A priest has been killed in an attack by two armed men at a church in Normandy, northern France, on Tuesday.
A police source told Reuters that it looked like the priest had his throat slit by a knife.
The attackers took the priest Fr Jacques Hamel, 84, and four other people hostage at the church in Saint-Etienne-du-Rouvray, south of Rouen, during mass. The four other hostages included two nuns and two worshippers according to BFM TV.
The French interior ministry spokesman, Pierre-Henri Brandet, said the church was later surrounded by the elite BRI, often called the “anti-gang brigade”, which specialises in kidnappings.
He stated that “the two assailants came out and were killed by police”.
Three of the hostages were freed unharmed, but one was in critical condition.
Brandet also said that the investigation into the attack would be led by anti-terrorism prosecutors.
Speaking in Saint-Etienne-du-Rouvray, French President Francois Hollande said the attackers “claimed to be from ISIS”.
“I have met with the family of the priest and I have spoken to the people kept hostage who expressed their pain and sadness as well as a wish to comprehend what has happened,” said Hollande.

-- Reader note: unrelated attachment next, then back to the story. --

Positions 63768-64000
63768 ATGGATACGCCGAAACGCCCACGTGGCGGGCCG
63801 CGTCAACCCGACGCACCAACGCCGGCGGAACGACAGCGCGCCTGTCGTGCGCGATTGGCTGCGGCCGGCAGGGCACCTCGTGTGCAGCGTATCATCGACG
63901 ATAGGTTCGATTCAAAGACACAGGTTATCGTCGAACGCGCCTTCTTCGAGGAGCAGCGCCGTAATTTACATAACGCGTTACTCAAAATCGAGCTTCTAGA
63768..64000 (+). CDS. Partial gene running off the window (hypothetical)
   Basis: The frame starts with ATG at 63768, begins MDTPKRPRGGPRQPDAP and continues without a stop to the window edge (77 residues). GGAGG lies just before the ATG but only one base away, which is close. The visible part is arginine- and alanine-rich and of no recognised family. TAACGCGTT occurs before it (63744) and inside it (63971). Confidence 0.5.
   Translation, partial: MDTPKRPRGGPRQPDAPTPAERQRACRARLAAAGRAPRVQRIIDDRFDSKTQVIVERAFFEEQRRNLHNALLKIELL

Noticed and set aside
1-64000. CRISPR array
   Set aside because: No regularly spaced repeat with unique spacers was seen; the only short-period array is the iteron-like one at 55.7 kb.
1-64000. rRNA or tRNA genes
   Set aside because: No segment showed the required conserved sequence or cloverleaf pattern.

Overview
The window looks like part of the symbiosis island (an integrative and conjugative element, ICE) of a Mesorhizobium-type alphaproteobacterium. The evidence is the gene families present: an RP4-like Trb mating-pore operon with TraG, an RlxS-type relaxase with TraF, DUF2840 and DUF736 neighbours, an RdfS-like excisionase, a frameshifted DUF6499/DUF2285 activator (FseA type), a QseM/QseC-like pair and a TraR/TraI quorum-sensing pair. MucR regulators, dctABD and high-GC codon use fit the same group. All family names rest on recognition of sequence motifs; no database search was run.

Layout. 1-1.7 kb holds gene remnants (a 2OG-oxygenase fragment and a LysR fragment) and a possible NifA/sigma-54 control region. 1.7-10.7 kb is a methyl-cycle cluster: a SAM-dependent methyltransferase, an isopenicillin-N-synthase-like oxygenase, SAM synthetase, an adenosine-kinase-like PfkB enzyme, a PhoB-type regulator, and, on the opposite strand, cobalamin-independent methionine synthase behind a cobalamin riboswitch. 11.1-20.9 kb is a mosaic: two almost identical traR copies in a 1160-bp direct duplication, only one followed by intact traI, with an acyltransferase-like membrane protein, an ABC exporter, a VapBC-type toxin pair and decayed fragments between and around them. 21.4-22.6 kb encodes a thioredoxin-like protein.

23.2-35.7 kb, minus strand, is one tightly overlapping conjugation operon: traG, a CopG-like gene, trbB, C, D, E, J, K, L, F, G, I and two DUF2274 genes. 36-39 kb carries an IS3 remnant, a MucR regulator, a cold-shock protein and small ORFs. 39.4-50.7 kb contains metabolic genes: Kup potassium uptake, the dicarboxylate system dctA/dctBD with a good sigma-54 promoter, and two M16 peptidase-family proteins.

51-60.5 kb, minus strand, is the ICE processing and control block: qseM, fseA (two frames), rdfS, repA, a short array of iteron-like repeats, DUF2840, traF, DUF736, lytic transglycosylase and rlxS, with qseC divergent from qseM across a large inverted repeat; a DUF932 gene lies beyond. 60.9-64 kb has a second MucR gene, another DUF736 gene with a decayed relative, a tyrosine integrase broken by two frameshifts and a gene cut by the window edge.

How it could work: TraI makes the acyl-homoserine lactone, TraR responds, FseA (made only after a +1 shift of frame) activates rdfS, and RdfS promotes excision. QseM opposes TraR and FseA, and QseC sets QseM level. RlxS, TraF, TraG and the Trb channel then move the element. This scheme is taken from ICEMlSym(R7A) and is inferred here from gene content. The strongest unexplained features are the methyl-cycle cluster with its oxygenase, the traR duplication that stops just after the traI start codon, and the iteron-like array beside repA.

ISIS claimed responsibility, saying the church attack was carried out by two of its “soldiers”, reported AP.
One of the attackers was known to the French intelligence services, according to French TV channel M6.
French Prime Minister Manuel Valls reacted to the “barbaric” attack on twitter.
“I am horrified by the barbaric attack at the Seine-Maritime church. All France and all Catholics are hurt. We will stand shoulder to shoulder,” said Valls.
Vatican spokesman Federico Lombard said the “The pope … shares the pain and horror of this absurd violence,” saying that the attack created “immense pain and worry”.
Pope Francis issued “the most severe condemnation of all forms of hatred”. He expressed that he was shocked “because this horrific violence took place in a church, a sacred place” and involved the “barbaric” killing of a priest.
The church attack comes less than two weeks after a Tunisian man, Mohamed Lahouaiej-Bouhlel, drove a truck over a crowd of people in Nice celebrating Bastille Day, killing 84 people. ISIS claimed he had acted in response to its demands that civilians living in countries attacking the militant group should be harmed.
Following the attack in Nice, France extended a state of emergency for another six months. It is not yet known whether the country will further extend it after the Normandy attack.